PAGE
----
For PC, CallBurner (pictured below) does the job well and works with Skype 5.1, the newest version at the time of writing. It records Skype-to-Skype calls free of charge, and if you want to be able to record Skype-to-phone calls, it costs $US49.95. As a bonus, it's made by an Australian developer.

For Mac, eCamm Skype Call Recorder (pictured right) is exceptionally easy to use, and even works with the latest version of Skype — 5.0 at the time of writing. It has a time limited free demo and then costs $US19.95 to keep using. Once installed, you'll find a new panel in Skype preferences for recording, where you can set your preferences for recording, including saving audio to space-efficient AAC files.

Use Skype to avoid global roaming fees

Most travellers are aware that using Skype on a laptop using a hotel room internet connection is the best way to avoid long distance phone call charges.

However, some people still don't know that Skype is available for quite a few smartphones, including the iPhone, Nokia handsets that run the Symbian OS and Android phones. (It has also been built for Blackberry devices, but US telco Verizon has snapped up a worldwide exclusive deal on that with an unknown end date.)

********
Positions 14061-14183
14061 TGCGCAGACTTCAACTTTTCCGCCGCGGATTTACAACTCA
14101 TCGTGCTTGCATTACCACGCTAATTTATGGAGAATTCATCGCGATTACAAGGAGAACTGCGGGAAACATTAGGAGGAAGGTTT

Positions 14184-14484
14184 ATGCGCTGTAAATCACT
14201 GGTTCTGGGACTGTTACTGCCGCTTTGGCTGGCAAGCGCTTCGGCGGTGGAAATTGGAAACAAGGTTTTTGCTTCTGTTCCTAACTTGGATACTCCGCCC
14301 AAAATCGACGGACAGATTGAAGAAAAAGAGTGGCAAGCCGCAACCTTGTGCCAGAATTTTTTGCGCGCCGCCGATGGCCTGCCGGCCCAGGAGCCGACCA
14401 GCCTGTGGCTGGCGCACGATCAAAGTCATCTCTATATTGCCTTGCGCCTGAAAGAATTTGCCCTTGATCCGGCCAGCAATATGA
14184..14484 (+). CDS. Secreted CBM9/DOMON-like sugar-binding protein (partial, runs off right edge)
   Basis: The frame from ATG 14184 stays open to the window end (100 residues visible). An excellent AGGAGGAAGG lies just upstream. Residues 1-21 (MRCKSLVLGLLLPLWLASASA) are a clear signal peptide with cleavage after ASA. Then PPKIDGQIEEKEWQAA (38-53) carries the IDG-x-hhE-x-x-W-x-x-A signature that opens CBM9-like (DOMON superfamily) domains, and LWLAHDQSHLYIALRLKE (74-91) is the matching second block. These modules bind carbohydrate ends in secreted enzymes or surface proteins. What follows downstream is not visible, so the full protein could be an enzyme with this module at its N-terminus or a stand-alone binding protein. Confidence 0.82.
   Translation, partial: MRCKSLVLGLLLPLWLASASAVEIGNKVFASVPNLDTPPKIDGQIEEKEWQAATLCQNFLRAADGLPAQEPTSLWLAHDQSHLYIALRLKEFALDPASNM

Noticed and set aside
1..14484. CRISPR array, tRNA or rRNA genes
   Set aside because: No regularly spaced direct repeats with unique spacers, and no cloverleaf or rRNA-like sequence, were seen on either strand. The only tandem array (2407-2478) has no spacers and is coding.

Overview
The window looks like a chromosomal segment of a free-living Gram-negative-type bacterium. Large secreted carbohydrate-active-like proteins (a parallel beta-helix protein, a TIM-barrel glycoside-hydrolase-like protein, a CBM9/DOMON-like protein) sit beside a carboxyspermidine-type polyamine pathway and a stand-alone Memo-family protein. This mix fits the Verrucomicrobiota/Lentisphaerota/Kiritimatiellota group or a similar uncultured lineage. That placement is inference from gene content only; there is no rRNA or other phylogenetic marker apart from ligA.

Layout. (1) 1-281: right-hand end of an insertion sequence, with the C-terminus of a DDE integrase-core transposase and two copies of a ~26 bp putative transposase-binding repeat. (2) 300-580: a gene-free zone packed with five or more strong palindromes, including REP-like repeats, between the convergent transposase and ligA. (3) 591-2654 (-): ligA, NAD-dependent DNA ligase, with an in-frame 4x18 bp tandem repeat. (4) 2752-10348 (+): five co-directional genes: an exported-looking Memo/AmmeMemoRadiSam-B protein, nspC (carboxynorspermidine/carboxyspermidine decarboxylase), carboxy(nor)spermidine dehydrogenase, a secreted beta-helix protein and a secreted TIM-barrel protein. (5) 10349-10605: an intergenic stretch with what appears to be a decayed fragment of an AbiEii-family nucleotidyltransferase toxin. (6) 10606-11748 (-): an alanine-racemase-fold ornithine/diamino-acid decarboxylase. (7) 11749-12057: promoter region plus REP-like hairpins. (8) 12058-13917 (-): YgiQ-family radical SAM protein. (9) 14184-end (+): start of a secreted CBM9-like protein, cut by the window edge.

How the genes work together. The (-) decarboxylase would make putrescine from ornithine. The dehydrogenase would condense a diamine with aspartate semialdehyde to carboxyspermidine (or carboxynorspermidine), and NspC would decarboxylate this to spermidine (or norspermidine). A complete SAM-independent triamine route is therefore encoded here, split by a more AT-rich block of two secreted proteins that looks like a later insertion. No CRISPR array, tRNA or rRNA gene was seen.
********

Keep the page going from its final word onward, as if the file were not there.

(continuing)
Coupled with a SIM card that provides cheap internet access while roaming like Tru (USA/UK only) or Bridge AsiaRoam DataSIM (Singapore, Malaysia, Indonesia, the Philippines, Thailand or India) you can make ultra-cheap Skype phone calls even while out and about on a compatible smartphone.

We've also previously covered a special trick for using Skype in the USA which lets people call you for free.

How to avoid hotels sabotaging Skype connections

Some hotels (and governments) deliberately mess with Skype data in the hope of forcing travellers to use standard phones. (This is not a paranoid suspicion — Australian Business Traveller has seen clear evidence of this, especially in China.)